Hektoen International

A Journal of Medical Humanities

Blades of the mill: A man battling with cancer

Barb Schwarz Karst
Robert Schwarz



“The doctor said it might be lymphoma,” I told his nurse after he had left the room and my temperature had gone from normal happy being to the sweat of a man facing a firing squad in seconds.
“So,” she casually said.
“So!” I said, “People die from this.”
“Not in the last twenty years,” she answered. When the doctor came back and confirmed her statement, I wasn’t totally reassured; but I was somewhat calmer. I stopped sweating.

Cancer wasn’t prevalent in my family’s history—heart problems, strokes, diabetes, yes; but most of my relatives who didn’t drink or smoke heavily lived to ripe old ages. I had a half-uncle and a grandmother who had cancer. My grandma, who had a stomach tumor removed in the 1950’s, was never told by her relatives that it was malignant; and she lived to be ninety-eight, never dying from cancer. Other than that, nothing. My mom really feared cancer, but she died of complications from diabetes and a broken hip. I had never smoked nor had I been a heavy drinker (pretty much a lightweight); so why me? My doctor later explained completely, “Who knows?” he said, “Just a chance splitting of a cell.” During the weekend, I nervously awaited the appointment with my oncologist, Dr. Brock Wittenberger (whom I later named “Doc Brock the Rock;” there are greater strengths than physical).

I should digress and tell how fortunate I am to be here today. I had been seeing Dr. Wittenberger, of the Billings Clinic, for a number of years due to a high platelet count I had inherited from my father (some kind of … thrombosis). Waiting at my dentist’s office one day, I felt a strange lump on my neck. I asked the dentist about it; he told me it was probably nothing, but the next time I saw a doctor I should have him take a look. It just so happened, it could only be by the grace of God, that I had my six-month appointment with Dr. Wittenberger that afternoon. That was the first of two direct and many indirect interventions by God.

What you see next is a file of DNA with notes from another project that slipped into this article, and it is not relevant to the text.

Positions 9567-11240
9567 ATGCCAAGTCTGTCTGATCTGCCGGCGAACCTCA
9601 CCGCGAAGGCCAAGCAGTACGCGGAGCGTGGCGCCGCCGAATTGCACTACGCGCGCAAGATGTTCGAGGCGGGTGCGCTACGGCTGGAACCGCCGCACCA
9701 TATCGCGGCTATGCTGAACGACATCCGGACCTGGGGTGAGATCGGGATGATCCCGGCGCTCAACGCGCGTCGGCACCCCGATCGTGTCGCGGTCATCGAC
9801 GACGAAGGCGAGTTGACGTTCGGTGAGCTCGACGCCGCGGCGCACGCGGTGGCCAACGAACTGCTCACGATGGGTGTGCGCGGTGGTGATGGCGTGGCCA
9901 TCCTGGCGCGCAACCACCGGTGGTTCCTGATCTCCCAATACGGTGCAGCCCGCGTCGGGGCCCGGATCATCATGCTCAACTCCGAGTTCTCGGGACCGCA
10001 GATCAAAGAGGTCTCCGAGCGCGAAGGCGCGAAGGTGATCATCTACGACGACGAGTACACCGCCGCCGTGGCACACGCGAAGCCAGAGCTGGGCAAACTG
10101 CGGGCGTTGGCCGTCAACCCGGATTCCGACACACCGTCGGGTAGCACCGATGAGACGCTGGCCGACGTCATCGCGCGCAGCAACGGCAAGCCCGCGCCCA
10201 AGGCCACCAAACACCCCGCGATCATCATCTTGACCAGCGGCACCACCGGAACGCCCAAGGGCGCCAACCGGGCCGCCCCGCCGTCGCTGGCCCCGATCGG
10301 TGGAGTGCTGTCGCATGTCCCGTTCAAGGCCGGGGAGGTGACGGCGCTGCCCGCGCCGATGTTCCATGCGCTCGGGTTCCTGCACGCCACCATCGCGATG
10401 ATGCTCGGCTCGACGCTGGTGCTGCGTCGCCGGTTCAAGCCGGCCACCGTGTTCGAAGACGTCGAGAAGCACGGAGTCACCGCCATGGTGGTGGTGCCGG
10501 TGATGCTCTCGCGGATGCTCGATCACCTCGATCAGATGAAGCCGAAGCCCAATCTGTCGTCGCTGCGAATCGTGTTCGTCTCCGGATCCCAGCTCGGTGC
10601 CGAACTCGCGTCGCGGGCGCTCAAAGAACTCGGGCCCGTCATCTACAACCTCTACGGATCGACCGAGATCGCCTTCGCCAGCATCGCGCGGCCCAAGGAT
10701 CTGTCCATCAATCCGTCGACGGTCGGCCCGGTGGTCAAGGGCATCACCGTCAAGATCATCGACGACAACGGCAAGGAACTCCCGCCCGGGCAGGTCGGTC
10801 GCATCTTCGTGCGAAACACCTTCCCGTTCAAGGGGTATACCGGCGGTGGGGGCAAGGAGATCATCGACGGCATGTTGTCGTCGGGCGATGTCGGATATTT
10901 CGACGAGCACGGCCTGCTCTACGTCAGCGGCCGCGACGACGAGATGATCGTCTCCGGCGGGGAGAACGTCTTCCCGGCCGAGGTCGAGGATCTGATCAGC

The following Tuesday I saw Dr. Wittenberger, ready to do what needed to be done with lymphoma. Shock number two awaited. The good Dr. said he hated to inform me that what I had was not common lymphoma but a rare form called Mantle Cell Lymphoma, something only discovered about fifteen years previously. “Wow, what percent chance of survival do I have, Doc?”
“I don’t like to give percentages,” he answered.
“I want to know,” I insisted, the sweats creeping up on me again.
“About 20 percent,” he finally gave in. Twenty percent … That’ll take you back. He provided me with two methods of attack, in my left hand the traditional, and in my right hand a new study, a lot rougher, but showing some promise.
“If you were me, which one would you choose?”
“I can’t answer that for you,” he replied.
“Come on, Doc, give me a break.” He pointed to the one in the right hand; I heeded his advice; and to date, that has seemed to have made all the difference. From then on, it was an all out battle, but my army was so much stronger than the cancer. I had Dr. Wittenberger and his associates; the Research Nurse, which was, at the time, Kathy Wilkinson; the terrific nursing staff at Deaconess; outstanding family support; and a pretty great intervention by God.

Let me explain that last one. The following Sunday, I was a bit upset with my Savior, in the “why me” mode, and I decided “To heck with it; why go to church?” However, by Sunday evening, I realized that God might be my only chance; and I attended the 7:00 p.m. mass at St. Pats, a church I rarely frequent. Feeling dismal, I seated myself in the back, by an older gentleman. A younger gentleman, about thirty-three (that’s important), moved in beside me. A little irritated (I like to sit on the end), I grudgingly let him in. As traditionally done at Catholic masses, when it came time to join hands for the Our Father, I grasped the old man’s hand with no effect; but when the younger man took my hand, something amazing went through me like a bolt of electricity; and I knew right then that everything would turn out okay. I went to communion; he did not, and when I got back to the pew, he was gone. I have never seen him again. What I truly believe is that when I speak of him, I should be capitalizing the word “Him.”